Article

# Returnability in complex directed networks (digraphs)

Linear Algebra and its Applications (Impact Factor: 0.97). 04/2009; 430:1886-1896. DOI: 10.1016/j.laa.2008.09.033

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**ABSTRACT:**The study of quantitative structure-property relationships (QSPR) is important to study complex networks of chemical reactions in drug synthesis or metabolism or drug-target interactions networks. A difficult but also possible goal is the prediction of drug absorption, distribution, metabolism, and excretion (ADME) process with a single QSPR model. For this QSPR models need to use flexible structural parameters useful for the description of many different systems at different structural scales (multi-scale parameters). They also need to use also powerful analytical methods able to link in a single multi-scale hypothesis structural parameters of different target systems (multi-target modeling) with different experimental properties of these systems (multi-output models). In this sense, the QSPR study of complex bio-molecular systems may benefit substantially from the combined application of spectral moments of graph representations of complex systems with perturbation theory methods. On one hand, spectral moments are almost universal parameters that can be calculated to many different matrices used to represent the structure of the states of different systems. On the other hand, perturbation methods can be used to add "small" variation terms to parameters of a known state of a given system in order to approach to a solution for another state of the same or similar system with unknown properties. Here we present one state-of-art review about the different applications of spectral moments to describe complex bio-molecular systems. Next, we give some general ideas and formulate plausible linear models for a general-purpose perturbation theory of QSPR problems of complex systems. Last, we develop three new QSPR-Perturbation theory models based on spectral moments for three different problems with multiple in-out boundary conditions that are relevant to bio-molecular sciences. The three models developed correctly classify more than pairs 115,600; 48,000; 134,900 cases of the effects of in-out perturbations in intra-molecular carbolithiations, drug ADME process, or self-aggregation of micelle nanoparticles of drugs or surfactants. The Accuracy (Ac), Sensitivity (Sn), and Specificity (Sp) of these models were >90% in all cases. The first model predicts variations in the yield or enantiomeric excess due to structural variations or changes in the solvent, temperature, temperature of addition, or time of reaction. The second model predict changes in >18 parameters of biological effects for >3000 assays of ADME properties and/or interactions between 31,723 drugs and 100 targets (metabolizing enzymes, drug transporters, or organisms). The third model predicts perturbations due to changes in temperature, solvent, salt concentration, and/or structure of anions or cations in the self-aggregation of micelle nanoparticles of drugs and surfactants.Current Drug Metabolism 09/2014; 15(4):470-488. · 4.41 Impact Factor - [Show abstract] [Hide abstract]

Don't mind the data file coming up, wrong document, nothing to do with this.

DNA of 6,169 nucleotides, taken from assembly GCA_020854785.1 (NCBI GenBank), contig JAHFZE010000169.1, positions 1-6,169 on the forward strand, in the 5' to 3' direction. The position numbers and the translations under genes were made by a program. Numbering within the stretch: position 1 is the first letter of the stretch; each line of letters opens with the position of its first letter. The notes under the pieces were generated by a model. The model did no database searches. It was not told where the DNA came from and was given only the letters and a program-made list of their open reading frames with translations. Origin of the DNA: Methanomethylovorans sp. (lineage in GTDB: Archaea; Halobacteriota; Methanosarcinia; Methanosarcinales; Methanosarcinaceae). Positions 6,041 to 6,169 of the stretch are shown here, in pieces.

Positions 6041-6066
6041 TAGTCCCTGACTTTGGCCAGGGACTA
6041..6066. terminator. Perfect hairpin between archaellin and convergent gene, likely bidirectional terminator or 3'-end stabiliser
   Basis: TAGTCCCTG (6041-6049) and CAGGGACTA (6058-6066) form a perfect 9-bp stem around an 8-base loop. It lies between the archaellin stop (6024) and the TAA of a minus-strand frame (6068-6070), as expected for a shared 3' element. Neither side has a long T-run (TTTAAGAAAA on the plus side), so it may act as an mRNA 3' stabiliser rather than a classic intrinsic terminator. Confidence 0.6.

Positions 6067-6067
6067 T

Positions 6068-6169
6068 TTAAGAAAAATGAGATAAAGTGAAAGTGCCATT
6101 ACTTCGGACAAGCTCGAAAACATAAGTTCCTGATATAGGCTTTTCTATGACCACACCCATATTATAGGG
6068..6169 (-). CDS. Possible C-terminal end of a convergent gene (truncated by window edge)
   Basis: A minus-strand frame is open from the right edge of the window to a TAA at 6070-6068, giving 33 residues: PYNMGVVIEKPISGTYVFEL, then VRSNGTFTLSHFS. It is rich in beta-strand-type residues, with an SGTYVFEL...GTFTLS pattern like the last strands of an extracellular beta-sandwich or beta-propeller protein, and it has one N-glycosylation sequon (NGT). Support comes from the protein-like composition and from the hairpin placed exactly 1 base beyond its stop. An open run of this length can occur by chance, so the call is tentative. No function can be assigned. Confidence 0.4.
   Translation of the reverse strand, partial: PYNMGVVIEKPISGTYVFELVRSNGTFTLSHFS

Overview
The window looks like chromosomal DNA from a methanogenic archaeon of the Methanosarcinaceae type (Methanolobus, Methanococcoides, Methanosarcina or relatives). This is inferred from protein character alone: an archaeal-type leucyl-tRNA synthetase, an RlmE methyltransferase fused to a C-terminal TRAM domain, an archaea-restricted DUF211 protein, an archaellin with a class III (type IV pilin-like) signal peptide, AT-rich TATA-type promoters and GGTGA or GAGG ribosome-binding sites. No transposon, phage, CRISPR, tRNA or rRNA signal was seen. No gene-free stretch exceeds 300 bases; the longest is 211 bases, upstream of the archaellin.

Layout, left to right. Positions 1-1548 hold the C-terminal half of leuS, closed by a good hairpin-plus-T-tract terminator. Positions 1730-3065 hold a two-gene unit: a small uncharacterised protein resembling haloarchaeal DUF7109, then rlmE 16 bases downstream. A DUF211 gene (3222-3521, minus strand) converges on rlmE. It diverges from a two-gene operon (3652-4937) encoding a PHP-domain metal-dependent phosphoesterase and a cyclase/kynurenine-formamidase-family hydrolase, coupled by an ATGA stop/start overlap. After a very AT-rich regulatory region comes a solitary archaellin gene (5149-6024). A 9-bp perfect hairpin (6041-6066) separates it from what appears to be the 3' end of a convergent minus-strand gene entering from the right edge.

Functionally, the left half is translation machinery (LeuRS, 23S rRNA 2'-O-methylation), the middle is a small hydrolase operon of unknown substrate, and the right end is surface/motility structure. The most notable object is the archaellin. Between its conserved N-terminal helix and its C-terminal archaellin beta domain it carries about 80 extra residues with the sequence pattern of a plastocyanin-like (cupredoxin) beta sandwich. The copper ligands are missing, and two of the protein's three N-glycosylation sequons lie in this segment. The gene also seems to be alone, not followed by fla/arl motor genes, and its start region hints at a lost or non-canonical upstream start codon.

**ABSTRACT:**The concept of network returnability is reformulated as an equilibrium constant for a reaction network. Using this concept we study the atmospheric reaction networks of Earth, Mars, Venus and Titan. We found that the reaction network in the Earth’s atmosphere has the largest disequilibrium, followed by that of Titan which is still far from the most returnable atmospheres of Mars and Venus. We find that the chemical species with null or very low returnability are those in the highest disequilibrium in their respective atmospheres mainly due to physical, biogenic and/or anthropogenic mechanisms.Journal of Mathematical Chemistry 01/2012; 50(6). · 1.23 Impact Factor - [Show abstract] [Hide abstract]

**ABSTRACT:**Many of the chemical reactions that take place within a living cell are irreversible. Due to evolutionary pressures, the number of allowable reactions within these systems are highly constrained and thus the resulting metabolic networks display considerable asymmetry. In this paper, we explore possible evolutionary factors pertaining to the reduced symmetry observed in these networks, and demonstrate the important role environmental variability plays in shaping their structural organization. Interpreting the returnability index as an equilibrium constant for a reaction network in equilibrium with a hypothetical reference system, enables us to quantify the extent to which a metabolic network is in disequilibrium. Further, by introducing a new directed centrality measure via an extension of the subgraph centrality metric to directed networks, we are able to characterise individual metabolites by their participation within metabolic pathways. To demonstrate these ideas, we study 116 metabolic networks of bacteria. In particular, we find that the equilibrium constant for the metabolic networks decreases significantly in-line with variability in bacterial habitats, supporting the view that environmental variability promotes disequilibrium within these biochemical reaction systems.Journal of Mathematical Chemistry 01/2014; 52(2):675-688. · 1.23 Impact Factor

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